References

  1. The Diabetes Control and Complications Trial Research Group. The effect of intensive treatment of diabetes on the development and progression of long-term complications in insulin-dependent diabetes mellitus. N Engl J Med 1993;329(14):977-86
  2. UK Prospective Diabetes Study (UKPDS) Group. Intensive blood-glucose control with sulphonylureas or insulin compared with conventional treatment and risk of complications in patients with type 2 diabetes (UKPDS 33). Lancet 1998;352(9131):837-53
  3. Monnier L, Colette C, Boegner C, et al. Continuous glucose monitoring in patients with type 2 diabetes: Why? When? Whom? Diabetes Metab 2007;33(4):247-52
  4. Monnier L, Mas E, Ginet C, et al. Activation of oxidative stress by acute glucose fluctuations compared with sustained chronic hyperglycemia in patients with type 2 diabetes. JAMA 2006;295(14):1681-7
  5. Hirsch IB, Abelseth J, Bode BW, et al. Sensor-augmented insulin pump therapy: results of the first randomized treat-to-target study. Diabetes Technol Ther 2008;10(5):377-83
  6. Ceriello A. The glucose triad and its role in comprehensive glycaemic control: current status, future management. Int J Clin Pract 2010;64(12):1705-11
  7. Beck RW, Buckingham B, Miller K, et al. Factors predictive of use and of benefit from continuous glucose monitoring in type 1 diabetes. Diabetes Care 2009;32(11):1947-53
  8. Anderson J, Effect on glycemic control by short- and long-term use of continuous glucose monitoring in clinical practice. J Diabetes Sci Technol 2011;5(6):1472-8
  9. Bailey TS, Zisser HC, Garg SK. Reduction in hemoglobin A1C with real-time continuous glucose monitoring: results from a 12-week observational study. Diabetes Technol Ther 2007;9(3):203-10
  10. Chico A, Vidal-Ríos P, Subirà M, Novials A. The continuous glucose monitoring system is useful for detecting unrecognized hypoglycemias in patients with type 1 and type 2 diabetes but is not better than frequent capillary glucose measurements for improving metabolic control. Diabetes Care 2003;26(4):1153-7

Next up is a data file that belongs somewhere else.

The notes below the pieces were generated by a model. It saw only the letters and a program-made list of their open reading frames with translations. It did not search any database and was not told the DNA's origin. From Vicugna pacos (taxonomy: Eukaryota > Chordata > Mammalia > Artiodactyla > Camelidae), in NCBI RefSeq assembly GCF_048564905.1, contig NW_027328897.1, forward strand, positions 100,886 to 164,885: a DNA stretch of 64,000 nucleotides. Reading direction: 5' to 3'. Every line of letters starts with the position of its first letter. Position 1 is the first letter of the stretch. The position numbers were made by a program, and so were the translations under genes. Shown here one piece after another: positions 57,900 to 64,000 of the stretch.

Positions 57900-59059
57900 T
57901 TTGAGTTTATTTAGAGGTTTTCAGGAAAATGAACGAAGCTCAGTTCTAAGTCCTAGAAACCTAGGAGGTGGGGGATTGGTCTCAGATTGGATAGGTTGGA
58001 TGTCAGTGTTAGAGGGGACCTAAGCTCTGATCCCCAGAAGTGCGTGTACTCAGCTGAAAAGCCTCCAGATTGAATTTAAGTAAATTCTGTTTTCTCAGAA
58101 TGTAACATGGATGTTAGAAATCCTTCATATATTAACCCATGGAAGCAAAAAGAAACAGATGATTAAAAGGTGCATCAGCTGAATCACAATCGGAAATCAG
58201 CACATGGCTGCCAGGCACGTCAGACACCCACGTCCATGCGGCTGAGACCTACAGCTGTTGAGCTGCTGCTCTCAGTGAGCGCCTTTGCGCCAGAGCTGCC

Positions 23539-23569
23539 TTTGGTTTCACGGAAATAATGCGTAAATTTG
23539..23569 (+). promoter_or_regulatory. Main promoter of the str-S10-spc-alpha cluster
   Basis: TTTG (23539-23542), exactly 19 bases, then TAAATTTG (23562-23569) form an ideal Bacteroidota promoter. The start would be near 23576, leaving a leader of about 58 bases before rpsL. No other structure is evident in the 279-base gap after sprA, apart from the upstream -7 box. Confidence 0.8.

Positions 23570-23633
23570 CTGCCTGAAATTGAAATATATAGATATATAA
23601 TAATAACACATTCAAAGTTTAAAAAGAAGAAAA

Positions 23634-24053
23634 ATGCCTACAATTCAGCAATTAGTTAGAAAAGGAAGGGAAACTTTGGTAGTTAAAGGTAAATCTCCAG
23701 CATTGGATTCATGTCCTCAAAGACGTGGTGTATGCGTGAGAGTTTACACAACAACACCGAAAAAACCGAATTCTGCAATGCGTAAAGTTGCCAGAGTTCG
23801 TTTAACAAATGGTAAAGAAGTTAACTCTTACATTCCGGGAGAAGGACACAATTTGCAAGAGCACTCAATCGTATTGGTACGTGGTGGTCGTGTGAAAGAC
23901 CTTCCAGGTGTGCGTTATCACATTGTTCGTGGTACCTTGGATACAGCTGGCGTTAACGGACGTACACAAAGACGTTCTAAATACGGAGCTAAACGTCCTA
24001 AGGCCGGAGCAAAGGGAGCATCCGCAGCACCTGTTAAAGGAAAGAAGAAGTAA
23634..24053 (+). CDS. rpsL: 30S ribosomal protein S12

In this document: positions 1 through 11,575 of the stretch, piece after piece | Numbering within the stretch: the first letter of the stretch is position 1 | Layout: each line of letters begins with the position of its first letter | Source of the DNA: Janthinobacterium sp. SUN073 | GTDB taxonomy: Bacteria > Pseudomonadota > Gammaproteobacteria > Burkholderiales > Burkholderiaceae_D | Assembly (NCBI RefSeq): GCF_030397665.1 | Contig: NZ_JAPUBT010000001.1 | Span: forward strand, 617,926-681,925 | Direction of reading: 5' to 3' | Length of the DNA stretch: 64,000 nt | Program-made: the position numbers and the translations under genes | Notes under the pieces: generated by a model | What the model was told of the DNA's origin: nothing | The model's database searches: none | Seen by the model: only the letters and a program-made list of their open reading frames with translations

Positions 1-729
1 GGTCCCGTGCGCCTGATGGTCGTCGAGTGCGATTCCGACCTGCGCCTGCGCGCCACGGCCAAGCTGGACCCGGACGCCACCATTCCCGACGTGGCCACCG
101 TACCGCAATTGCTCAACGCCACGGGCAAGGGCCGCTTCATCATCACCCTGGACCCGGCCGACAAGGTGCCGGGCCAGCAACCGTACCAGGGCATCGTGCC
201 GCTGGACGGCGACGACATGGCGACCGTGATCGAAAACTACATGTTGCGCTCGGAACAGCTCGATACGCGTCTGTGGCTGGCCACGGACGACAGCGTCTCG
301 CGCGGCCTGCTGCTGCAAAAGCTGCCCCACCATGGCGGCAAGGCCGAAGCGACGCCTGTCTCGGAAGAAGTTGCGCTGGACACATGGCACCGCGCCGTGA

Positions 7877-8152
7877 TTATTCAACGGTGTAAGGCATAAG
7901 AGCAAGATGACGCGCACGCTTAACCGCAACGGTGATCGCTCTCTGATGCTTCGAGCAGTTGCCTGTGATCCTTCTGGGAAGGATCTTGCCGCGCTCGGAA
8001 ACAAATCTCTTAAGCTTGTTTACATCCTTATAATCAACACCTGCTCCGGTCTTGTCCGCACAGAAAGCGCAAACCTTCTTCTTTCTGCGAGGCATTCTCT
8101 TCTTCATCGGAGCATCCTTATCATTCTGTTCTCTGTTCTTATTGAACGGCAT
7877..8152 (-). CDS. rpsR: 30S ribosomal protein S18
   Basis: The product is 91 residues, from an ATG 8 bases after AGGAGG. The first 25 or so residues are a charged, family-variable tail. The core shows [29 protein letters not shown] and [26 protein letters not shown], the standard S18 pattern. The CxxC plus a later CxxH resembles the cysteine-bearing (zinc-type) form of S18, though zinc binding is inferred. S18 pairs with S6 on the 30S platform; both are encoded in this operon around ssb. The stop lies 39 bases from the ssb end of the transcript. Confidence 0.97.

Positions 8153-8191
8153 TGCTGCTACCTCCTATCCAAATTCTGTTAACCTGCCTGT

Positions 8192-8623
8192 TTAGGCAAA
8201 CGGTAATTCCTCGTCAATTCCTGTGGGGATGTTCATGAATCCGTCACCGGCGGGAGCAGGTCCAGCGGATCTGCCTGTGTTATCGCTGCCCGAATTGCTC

11. Garg S, Jovanovic L. Relationship of fasting and hourly blood glucose levels to HbA1c values: safety, accuracy, and improvements in glucose profiles obtained using a 7-day continuous glucose sensor. Diabetes Care 2006;29(12):2644-9
  12. Garg S, Zisser H, Schwartz S, et al. Improvement in glycemic excursions with a transcutaneous, real-time continuous glucose sensor: a randomized controlled trial. Diabetes Care 2006;29(1):44-50
  13. Kaufman FR, Gibson LC, Halvorson M, et al. A pilot study of the continuous glucose monitoring system: clinical decisions and glycemic control after its use in pediatric type 1 diabetic subjects. Diabetes Care 2001;24(12):2030-4
  14. Garg SK, Kelly WC, Voelmle MK, et al. Continuous home monitoring of glucose: improved glycemic control with real life use of continuous glucose sensors in adult subjects with type 1 diabetes. Diabetes Care 2007;30(12):3023-5
  15. Chase HP, Beck RW, Xing D, et al. Continuous glucose monitoring in youth with type 1 diabetes: 12-month follow-up of the Juvenile Diabetes Research Foundation continuous glucose monitoring randomized trial. Diabetes Technol Ther 2010;12(7):507-15
  16. Ludvigsson J, Hanas R. Continuous subcutaneous glucose monitoring improved metabolic control in pediatric patients with type 1 diabetes: a controlled crossover study. Pediatrics 2003;111(5 Pt 1):933-8
  17. De Block C, Manuel-y-Keenoy B, Van Gaal L. A review of current evidence with continuous glucose monitoring in patients with diabetes. J Diabetes Sci Technol 2008;2(4):718-27
  18. Vazeou A. Continuous blood glucose monitoring in diabetes treatment. Diabetes Res Clin Pract 2011;93 (Suppl.1):S125-30
  19. Harman-Boehm I. Continuous glucose monitoring in type 2 diabetes. Diabetes Res Clin Pract 2008;82 (Suppl.2):S118-21
  20. Vaddiraju et al. Technologies for Continuous Glucose Monitoring: Current Problems and Future Promises. J Diabetes Sci Technol 2010;4(6):1540-1562


SOURCE C8 MediSensors